The Culture of Company, Inc

Company, Inc receive a large shipment at their Gratitude warehouse
Daniel Corrigan

Company, Inc.
Limited Liability

It's hard to know how much importance to place on a motto. My own is, "It's Cool—They're Laughing With You." The sentiment has served me well, but it's tailored specifically for me; mottos that claim to embody the spirit of multitudes have a tougher job. Just getting your message out there can be hard, as I learned while talking to the four members of Company, Inc.

"Our motto is 'Compatriots Embodied, Compadres or Corpses, Companions Corporeal,'" explains Ollie Dodge, the long-limbed sample-slinger of the band. He's sitting next to me in the appealingly thrift-shop-worn environs of Cahoots Coffee Bar in St. Paul.

Drummer Dave Steindl, normally a bit of a wiseacre, protests. "This is the first I've heard of a motto," he says.

"It's on the board at the practice space," asserts cello-playing singer Emily Dantuma, who does not seem like the sort of woman to sneak a banner over the head of an unsuspecting drummer. (However, she and Dodge married three weeks ago; her husband might well have put her up to it.)

Guitarist Kenny Guenther says nothing to resolve this dispute; he's behind a counter a few feet away, acting in his capacity as an employee of Cahoots.

The band's current motto has the benefit of alliteration and a sense of grandeur. But if I were to suggest a replacement, I would turn to their debut album, Limited Liability, and point to the song title "What Part of No Problem Don't You Understand?" This sweet twist on a confrontational piece of slang neatly sums up the band's esprit. They are "no problem" people in a "no" culture. Open to the experimental and embracing the accidental, they allow ideas to work themselves out over the course of the album's 14 songs.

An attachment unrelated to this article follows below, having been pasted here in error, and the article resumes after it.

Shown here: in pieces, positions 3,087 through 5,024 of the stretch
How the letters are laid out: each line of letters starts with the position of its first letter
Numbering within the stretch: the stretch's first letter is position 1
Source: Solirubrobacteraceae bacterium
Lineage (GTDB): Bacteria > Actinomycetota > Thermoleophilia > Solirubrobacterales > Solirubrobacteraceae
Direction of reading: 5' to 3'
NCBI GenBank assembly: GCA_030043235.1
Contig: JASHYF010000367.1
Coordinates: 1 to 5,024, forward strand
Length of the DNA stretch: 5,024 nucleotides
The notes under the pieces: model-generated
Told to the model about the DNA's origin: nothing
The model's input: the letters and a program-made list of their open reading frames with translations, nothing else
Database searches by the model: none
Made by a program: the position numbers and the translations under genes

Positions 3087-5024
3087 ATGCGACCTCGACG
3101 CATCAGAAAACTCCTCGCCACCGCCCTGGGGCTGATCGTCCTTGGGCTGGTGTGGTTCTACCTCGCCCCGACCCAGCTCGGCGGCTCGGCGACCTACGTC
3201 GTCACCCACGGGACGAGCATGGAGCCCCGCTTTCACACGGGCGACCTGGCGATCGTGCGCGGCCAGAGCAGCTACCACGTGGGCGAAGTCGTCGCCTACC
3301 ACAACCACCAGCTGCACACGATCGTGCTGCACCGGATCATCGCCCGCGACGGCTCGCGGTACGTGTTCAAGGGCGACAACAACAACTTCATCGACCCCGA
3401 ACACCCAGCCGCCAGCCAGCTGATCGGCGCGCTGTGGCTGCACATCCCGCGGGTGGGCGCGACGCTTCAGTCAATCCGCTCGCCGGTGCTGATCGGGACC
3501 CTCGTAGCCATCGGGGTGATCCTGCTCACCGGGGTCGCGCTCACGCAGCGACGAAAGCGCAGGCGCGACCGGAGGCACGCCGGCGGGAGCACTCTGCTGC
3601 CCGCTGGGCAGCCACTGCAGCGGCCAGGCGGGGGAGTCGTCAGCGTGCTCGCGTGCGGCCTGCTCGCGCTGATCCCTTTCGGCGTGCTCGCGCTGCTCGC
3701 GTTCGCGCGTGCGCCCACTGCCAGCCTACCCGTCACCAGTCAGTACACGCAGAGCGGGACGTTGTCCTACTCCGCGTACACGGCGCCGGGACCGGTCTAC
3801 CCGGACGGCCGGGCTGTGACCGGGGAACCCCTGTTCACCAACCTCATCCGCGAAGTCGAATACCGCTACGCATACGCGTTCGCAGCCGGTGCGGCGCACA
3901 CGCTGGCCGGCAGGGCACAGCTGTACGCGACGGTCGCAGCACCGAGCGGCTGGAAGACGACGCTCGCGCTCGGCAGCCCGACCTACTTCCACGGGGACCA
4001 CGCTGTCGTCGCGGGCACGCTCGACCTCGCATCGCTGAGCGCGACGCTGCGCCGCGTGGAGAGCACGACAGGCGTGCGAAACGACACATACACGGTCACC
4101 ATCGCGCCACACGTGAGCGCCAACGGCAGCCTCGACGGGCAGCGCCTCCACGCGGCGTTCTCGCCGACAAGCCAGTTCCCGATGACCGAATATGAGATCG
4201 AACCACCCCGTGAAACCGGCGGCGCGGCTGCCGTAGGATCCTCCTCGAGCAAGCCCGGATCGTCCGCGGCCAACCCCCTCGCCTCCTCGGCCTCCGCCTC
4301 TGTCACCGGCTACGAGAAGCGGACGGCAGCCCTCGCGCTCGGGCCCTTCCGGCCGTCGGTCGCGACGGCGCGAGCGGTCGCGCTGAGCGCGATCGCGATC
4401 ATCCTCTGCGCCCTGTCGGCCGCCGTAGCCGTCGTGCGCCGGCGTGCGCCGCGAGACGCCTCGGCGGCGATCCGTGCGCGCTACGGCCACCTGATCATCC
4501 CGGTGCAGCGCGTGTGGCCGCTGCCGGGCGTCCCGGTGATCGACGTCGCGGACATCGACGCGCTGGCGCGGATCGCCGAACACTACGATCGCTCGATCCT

Some of the things they say "yes" to: guitars that ring like chimes being struck, quickly dampened, and struck again. Also: songs that change time signature with an abruptness appropriate to a secret agent trying to shake a tail during rush-hour traffic. And they don't exactly rule out dissonance, distortion, or waltz-tempo intros fit for the stage-right entrance of a gypsy caravan, either.

The lyrics are meandering, dreamy, and not always discernible. Their main purpose could be to give Dantuma's Corin-Tucker-like nosebleed soprano a chance to howl. Her voice cuts through the lush low end of the band like a klieg through fog. Besides picking out effects on piano, she adds warmth to the helter-skelter arrangements via cello.

The Companions Corporeal fill out their sound through the use of sampled material, although that practice has been curtailed of late.

"There were a lot of samples I was using live, like stuff from movies," Dodge explains before halting abruptly, his verbal path blocked by the boulder of a Wifely Look.

"Looks like I shouldn't be talking about it," he observes. And, indeed, no one in attendance would dispute that it did look as though he should not be talking about it.

The source of the Look explains her position: "If you put it on there," she says of the samples, "and somebody found it, you'd have to recall all the CDs—that's what they make you do."

So the songs have been trimmed of some of their borrowed finery. They're still packed with odds and ends, unusual inventions and surprising effects, good melodies that sometimes deteriorate frustratingly, and a couple of poor melodies that go on too long.

And when a few of his bandmates muse that, musically, there's nothing new under the sun, Dodge issues his own personal rallying cry: "I refuse to believe it's all been done in music, any more than everything is known in physics, or that you can have your finger on what exactly god is."

That's a little too long to fit on a banner, but otherwise, it'll do quite nicely.

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